ANC mobile network plans fail

Joseph Nkadimeng (left) and Majota ‘Phat Joe’ Kambule (right) — seen with Vatiswa Mbola and Peartl Thusi — approached the ANC with the proposal to launch a profitable voter-courting digital network

Joseph Nkadimeng (left) and Majota ‘Phat Joe’ Kambule (right) — seen with Vatiswa Mbola and Peartl Thusi — approached the ANC with the proposal to launch a profitable voter-courting digital network

A plan to help the ANC win the national general elections next year is in jeopardy because of a row in Luthuli House over a multimillion-rand project meant to attract and win over new voters to the ruling party.

The ambitious plan was meant to attract thousands of people to a digital mobile network that would disseminate ANC news, content and information, and earn the party more than R10‑million a month.

Big names such as Pearl Thusi and Sho Madjozi of Huku fame were allegedly meant to promote the ANC’s mobile network, 1912 Mobile.

The Mail & Guardian has established that as early as April this year the ANC was presented with a proposal for a virtual mobile network, using Cell C. 1912 Mobile was to be set up and managed by Digital Broadway and Trading and Impepho Emhlophe Risk Managers.

The companies, owned by media personality Majota “Phat Joe” Kambule and Joseph Nkadimeng, respectively, presented the R13‑million proposal to the ANC’s election head, Fikile Mbalula.

According to their proposal, the ANC would launch 1912 Mobile in partnership with Cell C to disseminate “ANC news and information, content-based voice, data and text mobile services”.

By May, meetings had already been held with Cell C’s top brass, Mbalula and the ANC’s treasurer general, Paul Mashatile. A nondisclosure agreement (NDA), signed in June, confirmed Cell C as the preferred service provider.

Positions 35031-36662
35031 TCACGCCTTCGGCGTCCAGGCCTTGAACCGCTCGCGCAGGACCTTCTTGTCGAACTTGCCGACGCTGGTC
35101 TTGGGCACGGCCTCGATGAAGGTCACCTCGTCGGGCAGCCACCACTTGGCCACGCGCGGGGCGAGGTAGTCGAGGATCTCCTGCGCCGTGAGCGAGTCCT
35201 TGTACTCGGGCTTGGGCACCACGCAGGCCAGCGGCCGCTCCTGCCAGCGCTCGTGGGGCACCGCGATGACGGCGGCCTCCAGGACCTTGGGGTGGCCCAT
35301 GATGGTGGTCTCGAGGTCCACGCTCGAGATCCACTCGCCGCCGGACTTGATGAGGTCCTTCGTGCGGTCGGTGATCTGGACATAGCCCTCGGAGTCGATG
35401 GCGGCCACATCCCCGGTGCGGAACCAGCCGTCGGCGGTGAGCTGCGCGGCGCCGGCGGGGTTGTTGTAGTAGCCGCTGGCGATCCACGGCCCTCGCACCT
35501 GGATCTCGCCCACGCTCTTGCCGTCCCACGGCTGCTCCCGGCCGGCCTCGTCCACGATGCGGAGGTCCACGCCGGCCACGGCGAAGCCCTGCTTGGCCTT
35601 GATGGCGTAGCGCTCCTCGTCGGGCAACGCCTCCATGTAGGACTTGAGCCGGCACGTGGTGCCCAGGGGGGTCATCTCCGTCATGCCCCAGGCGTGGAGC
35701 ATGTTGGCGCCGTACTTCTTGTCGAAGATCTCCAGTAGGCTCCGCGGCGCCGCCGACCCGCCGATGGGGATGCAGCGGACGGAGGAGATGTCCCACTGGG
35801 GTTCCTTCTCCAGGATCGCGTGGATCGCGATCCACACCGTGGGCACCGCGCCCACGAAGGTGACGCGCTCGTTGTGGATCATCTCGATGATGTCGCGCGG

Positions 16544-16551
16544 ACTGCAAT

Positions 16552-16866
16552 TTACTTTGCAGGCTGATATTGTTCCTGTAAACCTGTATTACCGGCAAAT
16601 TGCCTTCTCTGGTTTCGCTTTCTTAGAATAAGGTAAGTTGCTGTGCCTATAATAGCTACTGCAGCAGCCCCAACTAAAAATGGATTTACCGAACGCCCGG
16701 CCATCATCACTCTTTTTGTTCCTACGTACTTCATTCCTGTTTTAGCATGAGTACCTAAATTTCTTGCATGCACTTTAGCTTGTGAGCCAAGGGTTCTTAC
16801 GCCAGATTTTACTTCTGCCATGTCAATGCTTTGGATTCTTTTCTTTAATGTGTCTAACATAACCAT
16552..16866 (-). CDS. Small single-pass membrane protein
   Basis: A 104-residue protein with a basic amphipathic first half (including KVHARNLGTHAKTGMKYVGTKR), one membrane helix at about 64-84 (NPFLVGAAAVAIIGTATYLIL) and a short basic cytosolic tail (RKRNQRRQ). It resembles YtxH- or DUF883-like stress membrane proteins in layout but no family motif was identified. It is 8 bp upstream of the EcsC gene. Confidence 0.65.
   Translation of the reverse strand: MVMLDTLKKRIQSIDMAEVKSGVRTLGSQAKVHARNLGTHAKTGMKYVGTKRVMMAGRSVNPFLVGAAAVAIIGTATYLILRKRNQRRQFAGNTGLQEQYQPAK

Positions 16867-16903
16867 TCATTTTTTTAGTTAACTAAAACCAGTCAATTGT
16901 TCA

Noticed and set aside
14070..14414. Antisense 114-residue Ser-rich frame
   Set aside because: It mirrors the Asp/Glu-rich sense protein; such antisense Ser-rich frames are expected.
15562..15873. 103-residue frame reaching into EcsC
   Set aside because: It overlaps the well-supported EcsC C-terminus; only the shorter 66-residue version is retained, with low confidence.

But allegations of greed, litigation threats and claims of a conflict of interest threaten to derail the agreement.

Documents seen by the M&G show a breakdown of the shareholding of the project, with the project’s “brain”, Kambule, set to get 51%, Impepho 22%, the Umkhonto weSizwe Military Veterans Association 5%, other unknown entities 15% and 7% for the “Vatican”.
In communications between Nkadimeng and Kambule, ANC headquarters Luthuli House is code-named the “Vatican”.

This week Nkadimeng, who was one of the architects of the ANC’s 2016 covert “war room” campaign, confirmed the 1912 Mobile project but said there was an impasse between the parties.

The war room project, which siphoned off millions of rand to fund a project to sabotage opposition parties, also cost the party’s general manager, Ignatius Jacobs, his job.

According to Nkadimeng, the current impasse was sparked by the involvement of the ANC’s election committee risk manager, Bongani Mbindwane.

“Bo [Mbindwane] was introduced by Mbalula to us as the risk manager for the elections and then he was now bringing his own company, Zoetic, so that he can benefit from the deal. So he [Mbindwane] went to Cell C to negotiate on behalf of the ANC without Impepho, even though it was Impepho that brought it to the ANC,” said Nkadimeng.

He added that he was now considering legal action against the ANC if it launched 1912 Mobile.

“Impepho is going to litigate unless the impasse is resolved. It is unfortunate that both greed and arrogance superseded the humble intentions of Digital [Broadway] and Impepho activism to promote the ANC’s election manifesto and campaign. It is also unfortunate that this has compromised the integrity and reputation of the ANC election committee chairperson, comrade Fikile Mbalula, who has keenly supported [the platform],” said Nkadimeng.